If workers are not present in a food processing room (rare circumstances – such as a storage room), ozone can be applied effective to levels that exceed federal government regulations. When workers are present, room air should be treated with levels of ozone that are below federal regulations, which may be too low to accomplish their air-treatment objective. In these cases, contaminated air can be removed from the room, treated with appropriate quantities of ozone, excess ozone destroyed, and the cleaned air then returned to the processing room. Another approach is to mount ozone-generating UV lamps in the processing room ceiling. Since ozone gas is slightly heavier than air, it will fall from the ceiling UV bulbs to the floor of the processing room. Depending on the degree of odours present (ex. a garlic processing room) the odorants normally rise upwards, where they can encounter the descending ozone gas and be destroyed. At two meters above floor level, there may be no ozone at all (as measured by a wall-mounted ozone monitor pre-set at just below the appropriate OSHA level).
Another approach is to install an ozone generator in ceiling corners and have each generator fitted with a timer. During times of human occupancy, the ozone generators are turned off. When the plant closes for the night, the timers automatically turn on, and then off again an hour or so prior to human occupancy. Gaseous ozone usually dissipates within an hour. To be sure there is no ozone above federal levels when workers return; a fan can be turned on a few minutes before workers return to exhaust the last traces of ozone from the processing room. This approach is not practical for heavy odours, or odours that develop quickly during processing. This treatment also can greatly reduce the level of airborne mould in process room air.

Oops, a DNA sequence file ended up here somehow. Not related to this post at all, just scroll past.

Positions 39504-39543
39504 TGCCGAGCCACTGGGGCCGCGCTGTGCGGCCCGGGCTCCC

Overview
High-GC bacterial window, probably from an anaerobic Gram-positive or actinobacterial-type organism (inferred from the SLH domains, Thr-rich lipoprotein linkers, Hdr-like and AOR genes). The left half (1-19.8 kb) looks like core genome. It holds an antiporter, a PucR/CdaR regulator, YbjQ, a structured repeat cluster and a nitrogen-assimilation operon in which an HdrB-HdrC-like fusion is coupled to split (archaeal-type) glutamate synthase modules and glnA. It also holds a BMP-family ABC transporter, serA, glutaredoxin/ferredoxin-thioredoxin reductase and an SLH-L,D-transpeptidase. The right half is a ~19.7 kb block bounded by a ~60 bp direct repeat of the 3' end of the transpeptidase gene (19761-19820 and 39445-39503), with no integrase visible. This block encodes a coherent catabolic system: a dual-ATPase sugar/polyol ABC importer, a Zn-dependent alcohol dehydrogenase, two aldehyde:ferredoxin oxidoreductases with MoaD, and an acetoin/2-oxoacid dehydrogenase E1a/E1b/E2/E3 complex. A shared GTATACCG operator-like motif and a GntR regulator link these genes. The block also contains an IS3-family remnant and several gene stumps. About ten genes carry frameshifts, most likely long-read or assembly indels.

Ozone can also be used in large rooms used to preserve stone fruit or apples harvested in summer/fall (so they can be sold during winter/spring, after summer stocks are gone and prices are higher.) In these storage rooms, negative pressures are used, along with nitrogen gas flooding, cold temperatures (35 °F) plus a slight residual of ozone for mold and mildew control.
For Plant Wash Down & Cleaning
Many ozone equipment suppliers offer specially designed portable “ozone-wash carts”, producing a pressurized water stream that contains a few parts per million of ozone dissolved in water.
This application can also be used for the washing of workers’ boots and waterproof aprons when leaving the processing room for the day or during break periods of shift changes.
Ozonated water does not adversely affect products left in conveyors and on cutting tables. These same products sprayed with chlorine- and/or peroxide-containing sanitizers would need to be discarded.
As much as 30 percent of all produce shipments are in some way adversely affected by microbial contamination before reaching the consumer. This statistic does not account for potential loss from over-ripening, as well as the fact that organic food is even more at risk because of the absence of traditional chemicals such as fungicides. The use of ozone technology, coupled with load protection monitoring, can reduce the risk of losses, enhance food safety, and ensure higher-quality arrivals by maintaining post-harvest freshness throughout long distance voyages.
Ozone is used to kill decay and disease-causing molds, yeasts, bacteria, and viruses in the air, and on surfaces, as well as to consume and regulate ethylene levels. Certified organic and approved by the USDA and the FDA, ozone acts as a powerful, residue-free disinfectant that immediately reverts back to oxygen, leaving the product’s taste, texture, and smell characteristics in their natural state. For shipping fresh produce around the globe, ozone can extend freshness, minimize decay, and reduce pathogens without the use of chemicals. Sophisticated sensing, communications, monitoring, alerting, and reporting of all of the critical variables such as T, RH, O2, CO2, O3, time, location & power can ensure the safe, fresh arrival of food and help to continuously improve the efficiency in which safe, fresh food gets delivered to the market.